So where does UVa go from here? The talent is decent enough to compete for bowl berths, but not for Coastal Division crowns or ACC championships. At least not now. The task for the staff, both new and old, will be to coach up the Cavaliers, extracting more efficiency and production from the holdovers.

The main objectives for Fairchild, O’Brien and the rest of the offense will be to decide on a quarterback and to get back to running the ball with authority. Three quarterbacks went toe-to-toe in the spring, with sophomore David Watford nudging into a lead. The D needs to produce more pressure on opposing quarterbacks, ergo the hiring of Tenuta, a connoisseur of attacking defenses.

Since 2006, Virginia has authored just two winning campaigns, in 2007 and 2011. Sustained excellence is not a part of its personality. London knows that a second straight losing season will put him in a very precarious position, and has reacted accordingly with an infusion on new blood on the staff. The coach has proven he can recruit, but now he needs to transform the talent around him into a postseason return.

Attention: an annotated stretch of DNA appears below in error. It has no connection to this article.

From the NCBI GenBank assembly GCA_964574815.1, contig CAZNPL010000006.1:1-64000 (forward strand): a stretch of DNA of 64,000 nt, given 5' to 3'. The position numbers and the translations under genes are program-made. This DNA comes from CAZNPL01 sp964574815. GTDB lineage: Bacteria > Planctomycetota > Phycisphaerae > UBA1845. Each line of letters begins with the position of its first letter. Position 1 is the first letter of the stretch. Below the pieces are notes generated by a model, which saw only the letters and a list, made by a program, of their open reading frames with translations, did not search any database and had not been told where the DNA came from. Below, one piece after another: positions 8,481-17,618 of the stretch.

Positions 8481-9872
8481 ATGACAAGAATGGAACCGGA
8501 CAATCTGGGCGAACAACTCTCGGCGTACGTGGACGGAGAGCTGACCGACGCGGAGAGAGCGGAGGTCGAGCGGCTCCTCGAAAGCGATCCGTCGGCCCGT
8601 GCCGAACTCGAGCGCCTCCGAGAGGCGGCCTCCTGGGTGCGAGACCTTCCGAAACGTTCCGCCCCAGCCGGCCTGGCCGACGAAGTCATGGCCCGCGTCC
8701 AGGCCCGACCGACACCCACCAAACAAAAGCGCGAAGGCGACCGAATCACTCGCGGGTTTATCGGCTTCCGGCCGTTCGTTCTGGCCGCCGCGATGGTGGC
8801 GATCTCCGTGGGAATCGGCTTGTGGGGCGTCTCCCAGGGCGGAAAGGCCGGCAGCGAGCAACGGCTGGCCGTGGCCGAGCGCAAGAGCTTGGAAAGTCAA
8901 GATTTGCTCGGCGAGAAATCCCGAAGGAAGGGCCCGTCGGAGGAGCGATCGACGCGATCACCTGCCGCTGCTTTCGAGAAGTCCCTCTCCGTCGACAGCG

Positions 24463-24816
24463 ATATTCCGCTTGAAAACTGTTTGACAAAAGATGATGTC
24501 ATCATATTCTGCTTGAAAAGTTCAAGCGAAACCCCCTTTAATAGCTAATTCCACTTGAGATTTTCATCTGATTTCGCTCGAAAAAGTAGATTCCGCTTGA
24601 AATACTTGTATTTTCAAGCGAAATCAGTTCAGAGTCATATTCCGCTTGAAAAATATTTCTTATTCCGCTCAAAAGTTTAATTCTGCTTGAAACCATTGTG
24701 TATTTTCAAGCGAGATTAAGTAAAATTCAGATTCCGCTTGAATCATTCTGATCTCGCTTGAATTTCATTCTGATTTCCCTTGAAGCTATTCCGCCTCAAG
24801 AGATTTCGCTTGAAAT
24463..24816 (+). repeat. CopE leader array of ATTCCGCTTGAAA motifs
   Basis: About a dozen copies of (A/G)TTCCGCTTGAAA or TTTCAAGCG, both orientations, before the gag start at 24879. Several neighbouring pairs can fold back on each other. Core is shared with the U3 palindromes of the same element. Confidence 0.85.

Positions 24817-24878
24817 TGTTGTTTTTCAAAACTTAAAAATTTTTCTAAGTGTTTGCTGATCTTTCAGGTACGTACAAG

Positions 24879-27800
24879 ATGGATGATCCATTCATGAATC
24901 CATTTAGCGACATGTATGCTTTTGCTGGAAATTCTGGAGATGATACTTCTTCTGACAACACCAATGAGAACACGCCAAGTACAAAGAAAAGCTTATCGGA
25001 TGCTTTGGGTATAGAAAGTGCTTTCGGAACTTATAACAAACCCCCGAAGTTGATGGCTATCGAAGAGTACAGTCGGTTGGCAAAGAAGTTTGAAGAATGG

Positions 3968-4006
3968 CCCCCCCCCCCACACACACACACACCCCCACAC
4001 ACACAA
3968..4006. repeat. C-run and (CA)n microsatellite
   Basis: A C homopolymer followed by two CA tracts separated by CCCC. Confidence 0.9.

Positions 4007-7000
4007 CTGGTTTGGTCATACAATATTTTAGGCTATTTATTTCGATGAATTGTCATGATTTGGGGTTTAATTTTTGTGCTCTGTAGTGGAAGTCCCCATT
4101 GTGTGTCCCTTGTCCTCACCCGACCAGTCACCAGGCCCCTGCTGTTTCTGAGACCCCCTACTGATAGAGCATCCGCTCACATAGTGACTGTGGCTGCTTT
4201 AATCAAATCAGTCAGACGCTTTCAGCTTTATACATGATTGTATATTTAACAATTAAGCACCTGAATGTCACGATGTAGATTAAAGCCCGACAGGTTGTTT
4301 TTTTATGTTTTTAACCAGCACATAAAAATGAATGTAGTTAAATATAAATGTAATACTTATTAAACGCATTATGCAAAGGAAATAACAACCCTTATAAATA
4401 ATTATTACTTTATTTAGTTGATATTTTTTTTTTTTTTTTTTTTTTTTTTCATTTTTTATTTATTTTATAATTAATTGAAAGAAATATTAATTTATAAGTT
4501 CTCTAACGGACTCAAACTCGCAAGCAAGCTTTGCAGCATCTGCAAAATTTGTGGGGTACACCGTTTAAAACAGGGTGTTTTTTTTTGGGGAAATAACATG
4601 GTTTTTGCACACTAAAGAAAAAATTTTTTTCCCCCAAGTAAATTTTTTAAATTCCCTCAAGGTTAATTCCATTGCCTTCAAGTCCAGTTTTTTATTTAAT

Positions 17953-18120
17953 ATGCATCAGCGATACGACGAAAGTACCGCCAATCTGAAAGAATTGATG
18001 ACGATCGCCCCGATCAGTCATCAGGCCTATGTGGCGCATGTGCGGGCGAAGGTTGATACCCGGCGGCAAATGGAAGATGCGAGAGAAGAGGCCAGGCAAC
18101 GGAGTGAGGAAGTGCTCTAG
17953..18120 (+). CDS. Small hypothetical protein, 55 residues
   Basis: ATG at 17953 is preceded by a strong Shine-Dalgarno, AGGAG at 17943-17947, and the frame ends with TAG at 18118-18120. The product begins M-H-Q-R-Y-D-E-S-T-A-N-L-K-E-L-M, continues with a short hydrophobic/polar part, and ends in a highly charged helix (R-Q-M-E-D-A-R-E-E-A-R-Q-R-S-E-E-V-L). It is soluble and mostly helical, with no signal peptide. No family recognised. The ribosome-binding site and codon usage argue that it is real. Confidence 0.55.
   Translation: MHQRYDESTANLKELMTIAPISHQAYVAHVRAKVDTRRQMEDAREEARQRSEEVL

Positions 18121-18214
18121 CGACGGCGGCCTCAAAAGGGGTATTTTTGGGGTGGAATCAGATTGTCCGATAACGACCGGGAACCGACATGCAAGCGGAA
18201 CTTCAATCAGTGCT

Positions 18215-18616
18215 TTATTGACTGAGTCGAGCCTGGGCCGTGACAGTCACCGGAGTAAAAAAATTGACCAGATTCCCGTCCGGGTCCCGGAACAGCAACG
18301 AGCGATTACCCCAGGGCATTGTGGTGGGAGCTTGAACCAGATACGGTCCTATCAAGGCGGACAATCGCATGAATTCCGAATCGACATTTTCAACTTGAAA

What to look for on offense: A (re)commitment to the running game. Virginia has always wanted to run the ball with an attitude, but it’s now made it a top priority during the offseason. The Cavs rarely ride the back of the passing game, and have offseason uncertainty concerning the quarterback position. They do have a quality power back, Kevin Parks, capable of shouldering the load and a blue-chip rookie, Taquan Mizzell, who’s determined to do more than just earn a letter in his ‘Hoo debut.

What to look for on defense: Ratcheting up the pressure. New coordinator Jon Tenuta plans to turn up the heat, as if anything else would be expected from the longtime assistant. He does have options with which to work, such as rising DE Eli Harold and speedy outside linebackers Demeitre Brim and Daquan Romero. If the Cavaliers can do a better job of perforating the pocket, their pass defense could rank among the leaders of the ACC. The secondary brings back all four starters, led by all-star candidate Demetrious Nicholson at cornerback.